Police forces and National Guard vehicles block 16th Street near Lafayette Park and the White House on June 3 in Washington, DC. | Win McNamee/Getty Images “The president is trying to associate our military with his dangerous policies,” an expert told Vox. When President Donald Trump looks at the military he leads, he doesn’t see a diverse group of Americans doing their jobs to protect and defend the country. He sees a massive force at his disposal solely to satisfy his personal and political whims — even if it means tarnishing the reputation of the institution he claims to love. Since protests sparked by the death of George Floyd at the hands of Minnesota police last week, the president has failed — or, more accurately, refused — to heal the nation. Larger and larger demonstrations sprang up in every American state and many cities, most dramatically outside the White House. Last Friday, Trump’s security detail rushed him to the mansion’s bunker for safety despite no immediate threat, prompting Trump to bristle that he looked weak in a crisis. In response, Trump reached for the military to bolster his image and ego, brandishing force to quash the violence and looting accompanying peaceful protests against police brutality. To do so, he’s pushed for out-of-state National Guard members to patrol the streets of Washington, DC, against the mayor’s will; deployed 1,600 active-duty troops on the capital’s doorstep; and threatened to send more forces around the country to arrest vandals. That’s perhaps no surprise, as he tweeted on Monday that Republican Sen. Tom Cotton was “100% Correct” for suggesting violent activists would cower before a US Army presence. 100% Correct. Thank you Tom! https://t.co/axdLX7kGNn— Donald J. Trump (@realDonaldTrump) June 1, 2020 Trump, in essence, sees the military as his personal plaything, little toy soldiers to move around on the map of America. Granted, it’s his right to do so as the commander in chief, and he has yet to order the military to do anything illegal. But just because he can deploy hundreds of troops to curb protests doesn’t mean he should, current and former troops say. “As a veteran of the Iraq and Afghanistan wars, it’s been heartbreaking to see President Trump using the military to intimidate protestors and inflame tensions,” Paul Scharre, a former soldier and Pentagon official now at the Center for a New American Security think tank in Washington, told me. “The military exists to protect America against its enemies, which are not our own people.” Should Trump follow through with employing active-duty troops in his protest response, some contend relations between Americans and their military could drop to a Vietnam-era low. “I’m worried about it really doing serious damage to the reputation of the military,” Michigan Rep. Elissa Slotkin, a House Armed Services Committee member and former top Pentagon official, told me. “The president is trying to associate our military with his dangerous policies” Trump’s actions are understandable in one sense: Polls show most Americans support using the military to help police control the protests. But Trump’s show of force has turned the military into a political tool, more than a policing one. On Monday, as law enforcement outside the White House cleared a group of protesters with tear gas and pepper balls just so the president could later walk to a nearby church and pose for photos holding a Bible, Trump threatened to send active-duty military around the country to stop rioters. “If a city or state refuses to take the actions that are necessary to defend the life and property of their residents, then I will deploy United States military and quickly solve the problem for them,” Trump said in a short speech delivered from the White House Rose Garden. He has the authority to do that using the Insurrection Act of 1807 which, when invoked, allows the president to deploy the military to put down civil unrest. The law has been used several times before, most recently in 1992 when California’s governor requested the US military’s help to stop riots in Los Angeles. The irony, though, is most have presidents invoked the law to uphold civil rights, not work against them. For example, in 1957, then-Arkansas Gov. Orval Faubus refused to follow federal integration laws after the Supreme Court’s Brown v. Board of Education ruling three years earlier. As a result, President Dwight Eisenhower sent soldiers from the 101st Airborne Division into Little Rock to escort nine black high school students into the all-white Central High School despite protests against them. Even so, using the law is still seen as immensely controversial. After all, it’s the president brushing aside both state laws and the authorities of governors. As the Naval War College’s Lindsay Cohn told me, President George W. Bush made an offhand comment in 2005 about using federal forces to quarantine regions of the country suffering from avian flu. In response, “Everyone lost their minds,” she said. In this case, Trump has gone much further than Bush did, publicly floating multiple deployments of American military power to subdue activists. Such a consideration could only come from someone with no appreciation for using armed forces as intended. “The president is trying to turn the American military against American citizens who are peacefully protesting on domestic soil,” Virginia Sen. Tim Kaine, a member of the Senate Armed Services Committee, said in a Tuesday statement announcing a proposed amendment to prohibit the use of military force against peaceful protests. “This is not what the United States military is for.” Indeed, Secretary of Defense Mark Esper on Wednesday morning dramatically announced he wouldn’t support invoking the Insurrection Act, very openly breaking with Trump. Hours later, though, White House press secretary Kayleigh McEnany told reporters Trump “has sole authority to invoke the Insurrection Act” and that he’ll do so if he sees fit. Big moment here: Two days after Trump threatened to send active-duty troops to deal with violent protests, Defense Secretary Mark Esper says he opposes the move pic.twitter.com/daKEK7YF8I— Dave Brown (@dave_brown24) June 3, 2020 But that’s not all. Esper, with Trump’s support, requested for states by Tuesday to send hundreds of their National Guard personnel to perform law enforcement functions in Washington, DC, which already had about 1,300 activated members in the district. Those requests, which were denied by some governors and accepted by others, were made over the objections of DC Mayor Muriel Bowser. “We don’t want the armed National Guard, armed military, and we don’t want any of those things on DC streets,” she told reporters this week. But she couldn’t stop the federal government from requesting such support because she isn’t a governor. That means Trump and his team have essentially unfettered authority to build up a National Guard presence in the city, despite Bowser’s wishes. It’s unclear whether DC’s police forces even needed the extra assistance. But what is clear is that the Trump administration’s decision led to stunning scenes on Tuesday of National Guard members standing sentinel at the Lincoln Memorial to keep demonstrators out. Your Lincoln Memorial this evening. pic.twitter.com/QByGgWeDDm— Martha Raddatz (@MarthaRaddatz) June 3, 2020 That was hard for many US military experts, like the American Enterprise Institute’s Kori Schake, to see. “It broke my heart to see military posted so aggressively at the Lincoln Memorial, a sacred place of racial protest in our country,” she told me. “This militarization of response to protests will taint public attitudes in ways so damaging to the institution of the military.” “The president is trying to associate our military with his dangerous policies,” she continued. Trump, however, wasn’t satisfied. On Tuesday night, top Pentagon spokesperson Jonathan Hoffman announced Esper authorized the movement of active-duty military police and infantry to the “National Capitol Region” — a local term for DC and its surrounding areas. Setting aside whether or not Washington needed such support — and, per Mayor Bowser, it didn’t — such a move reminded some experts of what the US military does ahead of invading a foreign city. “That’s exactly what this looks like,” Van Jackson, a former Pentagon official now at the Victoria University of Wellington in New Zealand, told me. This is “how you prepare a battle space before you launch an invasion and occupation. It’s actual, no-shit war.” It also worried others. “As a former active duty infantry soldier, I’m deeply disturbed by reports that the Pentagon has moved an active duty infantry unit to the national capital region,” CNAS’s Scharre said. “Deploying an active duty combat unit to an American city would be dangerous and unwarranted.” The administration seems committed to keeping them around. The Associated Press reported on Wednesday — less than 24 hours after the Pentagon’s announcement — that some of the active-duty troops had already started to return to their home bases. But just hours later Esper reversed that decision, forcing them to stay nearby. That the administration — namely, Trump — would even risk the optics of sending an invading force outside the nation’s power center shows he’d prefer to play war than deftly manage America’s military. “He doesn’t seem to see a problem breaking with American norms and very cavalierly using active-duty forces in American cities,” Rep. Slotkin told me. “The fact that he doesn’t see a problem with it scares me more than anything.” The Pentagon isn’t blameless during all this. During Monday’s photo op, Esper and Army Gen. Mark Milley, chair of the Joints Chiefs of Staff, outfitted in his battle dress uniform, trailed Trump on the walk to the church. Esper actually ended up standing next to the president and other top administration officials during the stunt, placing the nation’s top defense chief smack in the middle of a political moment. That was just hours after he labeled American cities a “battle space” during a call alongside Trump with state governors. "I was not aware a photo op was happening"@EsperDoD right now. Photo from the op he was not aware of. pic.twitter.com/ABZC6aYwGK— Peter W. Singer (@peterwsinger) June 3, 2020 Milley was also found walking Washington’s streets on Monday to check in on National Guard members as if he were some war-time commander. But he’s not: as Trump’s top military adviser, he isn’t in the chain of command and has no direct responsibility for the forces out in the city. “These are images we cringe at in places like Hong Kong and Venezuela,” a former US Navy officer told me on the condition of anonymity to speak on a sensitive subject. “We are supposed to be more measured, more responsible than this.” General Milley, chairman of the joint chiefs of staff, walking the streets of Washington DC right now. Briefly spoke to say he is observing the situation. pic.twitter.com/fHcYOTYMzN— Shabtai Gold (@velvetart) June 2, 2020 But Trump, as commander in chief, is ultimately responsible for what he does with the nation’s military. It’s clearly being misused — mainly to soothe the president’s fragile ego — and this falls squarely on his shoulders. “He’s trying to demonstrate strength by exercising the military,” said an active-duty Air Force pilot, who wasn’t authorized to speak on the issue publicly. “His moves are less powerful, more pandering. Less doctrine, more doctoring.” Support Vox’s explanatory journalism Every day at Vox, we aim to answer your most important questions and provide you, and our audience around the world, with information that has the power to save lives. Our mission has never been more vital than it is in this moment: to empower you through understanding. Vox’s work is reaching more people than ever, but our distinctive brand of explanatory journalism takes resources — particularly during a pandemic and an economic downturn. Your financial contribution will not constitute a donation, but it will enable our staff to continue to offer free articles, videos, and podcasts at the quality and volume that this moment requires. Please consider making a contribution to Vox today.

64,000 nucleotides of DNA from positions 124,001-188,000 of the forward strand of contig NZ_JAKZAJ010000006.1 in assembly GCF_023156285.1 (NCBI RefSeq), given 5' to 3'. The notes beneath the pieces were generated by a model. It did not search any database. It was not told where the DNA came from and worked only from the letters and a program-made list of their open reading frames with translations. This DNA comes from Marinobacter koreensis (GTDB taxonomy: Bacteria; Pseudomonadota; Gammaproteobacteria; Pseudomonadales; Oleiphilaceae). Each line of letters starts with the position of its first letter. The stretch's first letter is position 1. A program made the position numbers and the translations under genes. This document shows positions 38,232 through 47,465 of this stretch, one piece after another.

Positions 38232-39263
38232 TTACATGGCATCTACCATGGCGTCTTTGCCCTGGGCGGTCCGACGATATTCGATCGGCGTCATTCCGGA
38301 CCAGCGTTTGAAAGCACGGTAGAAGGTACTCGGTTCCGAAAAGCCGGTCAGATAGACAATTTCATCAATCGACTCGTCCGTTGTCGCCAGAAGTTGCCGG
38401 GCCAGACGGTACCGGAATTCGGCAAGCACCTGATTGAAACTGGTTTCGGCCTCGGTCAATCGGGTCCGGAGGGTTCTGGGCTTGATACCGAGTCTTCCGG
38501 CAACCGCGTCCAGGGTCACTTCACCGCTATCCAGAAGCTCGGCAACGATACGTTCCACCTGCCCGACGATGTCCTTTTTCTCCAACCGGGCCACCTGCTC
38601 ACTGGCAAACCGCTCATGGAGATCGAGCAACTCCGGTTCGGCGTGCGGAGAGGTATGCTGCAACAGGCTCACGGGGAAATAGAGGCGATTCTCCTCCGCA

vox.com